Testing the combination of Feeling Safe and peer counselling against formulation-based cognitive behaviour therapy to promote psychological wellbeing in people with persecutory delusions: study protocol for a randomized controlled trial (the Feeling Safe-NL Trial).
Tolmeijer E., Waite F., Isham L., Bringmann L., Timmers R., van den Berg A., Schuurmans H., Staring ABPT., de Bont P., van Grunsven R., Stulp G., Wijnen B., van der Gaag M., Freeman D., van den Berg D.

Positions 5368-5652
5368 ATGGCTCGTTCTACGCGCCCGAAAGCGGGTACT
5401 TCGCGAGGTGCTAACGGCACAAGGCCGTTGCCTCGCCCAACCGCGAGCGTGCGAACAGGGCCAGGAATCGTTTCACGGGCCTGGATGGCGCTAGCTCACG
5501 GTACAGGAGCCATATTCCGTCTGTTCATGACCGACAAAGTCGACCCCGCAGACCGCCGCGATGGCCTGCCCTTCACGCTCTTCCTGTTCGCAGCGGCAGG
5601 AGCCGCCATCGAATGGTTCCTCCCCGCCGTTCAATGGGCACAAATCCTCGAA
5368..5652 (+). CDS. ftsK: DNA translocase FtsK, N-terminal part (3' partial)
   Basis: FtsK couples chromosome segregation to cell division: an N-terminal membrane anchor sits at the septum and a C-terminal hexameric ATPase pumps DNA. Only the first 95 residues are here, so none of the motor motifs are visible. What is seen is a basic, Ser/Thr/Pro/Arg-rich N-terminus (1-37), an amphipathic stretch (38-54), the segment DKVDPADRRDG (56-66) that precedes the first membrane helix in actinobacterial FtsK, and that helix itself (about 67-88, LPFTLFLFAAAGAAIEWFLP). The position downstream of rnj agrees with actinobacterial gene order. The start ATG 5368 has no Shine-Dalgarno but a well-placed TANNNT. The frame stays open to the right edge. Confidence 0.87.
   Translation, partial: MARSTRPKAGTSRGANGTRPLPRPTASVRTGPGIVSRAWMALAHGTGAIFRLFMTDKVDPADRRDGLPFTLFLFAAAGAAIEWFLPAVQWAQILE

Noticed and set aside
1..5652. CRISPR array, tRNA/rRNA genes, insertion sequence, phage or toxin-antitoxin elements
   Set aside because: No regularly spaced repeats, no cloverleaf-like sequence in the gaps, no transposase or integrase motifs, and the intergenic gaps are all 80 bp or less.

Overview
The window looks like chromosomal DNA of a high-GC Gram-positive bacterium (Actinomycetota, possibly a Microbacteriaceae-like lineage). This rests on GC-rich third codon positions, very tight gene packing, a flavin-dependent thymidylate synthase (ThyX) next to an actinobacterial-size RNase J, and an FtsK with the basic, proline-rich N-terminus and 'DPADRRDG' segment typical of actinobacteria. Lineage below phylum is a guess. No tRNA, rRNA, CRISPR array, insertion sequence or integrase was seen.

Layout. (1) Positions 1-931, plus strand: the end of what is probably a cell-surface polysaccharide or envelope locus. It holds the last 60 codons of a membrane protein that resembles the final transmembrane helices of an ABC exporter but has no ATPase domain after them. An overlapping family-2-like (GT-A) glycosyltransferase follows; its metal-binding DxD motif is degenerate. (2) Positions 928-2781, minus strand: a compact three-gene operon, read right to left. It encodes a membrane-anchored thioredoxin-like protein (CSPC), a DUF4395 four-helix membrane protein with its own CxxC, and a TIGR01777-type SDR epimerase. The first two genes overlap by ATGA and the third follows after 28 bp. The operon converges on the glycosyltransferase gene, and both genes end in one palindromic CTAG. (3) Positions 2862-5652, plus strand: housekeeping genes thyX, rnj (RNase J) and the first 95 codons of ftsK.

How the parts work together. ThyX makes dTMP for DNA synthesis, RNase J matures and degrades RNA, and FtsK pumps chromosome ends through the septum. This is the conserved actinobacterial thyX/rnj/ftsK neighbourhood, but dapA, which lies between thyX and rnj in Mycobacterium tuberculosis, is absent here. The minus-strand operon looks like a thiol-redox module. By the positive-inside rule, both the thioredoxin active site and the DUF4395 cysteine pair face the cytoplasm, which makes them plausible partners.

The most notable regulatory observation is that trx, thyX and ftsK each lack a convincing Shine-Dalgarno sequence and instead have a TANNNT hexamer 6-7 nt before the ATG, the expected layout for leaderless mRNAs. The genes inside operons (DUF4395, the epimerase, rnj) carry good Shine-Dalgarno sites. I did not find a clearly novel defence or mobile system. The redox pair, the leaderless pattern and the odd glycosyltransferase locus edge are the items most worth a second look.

BACKGROUND: Persecutory delusions are strong threat beliefs about others' negative intentions. They can have a major impact on patients' day-to-day life. The Feeling Safe Programme is a new translational cognitive-behaviour therapy that helps patients modify threat beliefs and relearn safety by targeting key psychological causal factors. A different intervention approach, with growing international interest, is peer counselling to facilitate personal recovery. Combining these two approaches is a potential avenue to maximize patient outcomes. This combination of two different treatments will be tested as the Feeling Safe-NL Programme, which aims to promote psychological wellbeing. We will test whether Feeling Safe-NL is more effective and more cost-effective in improving mental wellbeing and reducing persecutory delusions than the current guideline intervention of formulation-based CBT for psychosis (CBTp). METHODS: A single-blind parallel-group randomized controlled trial for 190 out-patients who experience persecutory delusions and low mental wellbeing. Patients will be randomized (1:1) to Feeling Safe-NL (Feeling Safe and peer counselling) or to formulation-based CBTp, both provided over a period of 6 months. Participants in both conditions are offered the possibility to self-monitor their recovery process. Blinded assessments will be conducted at 0, 6 (post-treatment), 12, and 18 months. The primary outcome is mental wellbeing. The overall effect over time (baseline to 18-month follow-up) and the effects at each timepoint will be determined. Secondary outcomes include the severity of the persecutory delusion, general paranoid ideation, patient-chosen therapy outcomes, and activity. Service use data and quality of life data will be collected for the health-economic evaluation. DISCUSSION: The Feeling Safe-NL Trial is the first to evaluate a treatment for people with persecutory delusions, while using mental wellbeing as the primary outcome. It will also provide the first evaluation of the combination of a peer counselling intervention and a CBT-based program for recovery from persecutory delusions. TRIAL REGISTRATION: Current Controlled Trials ISRCTN25766661 (retrospectively registered 7 July 2022).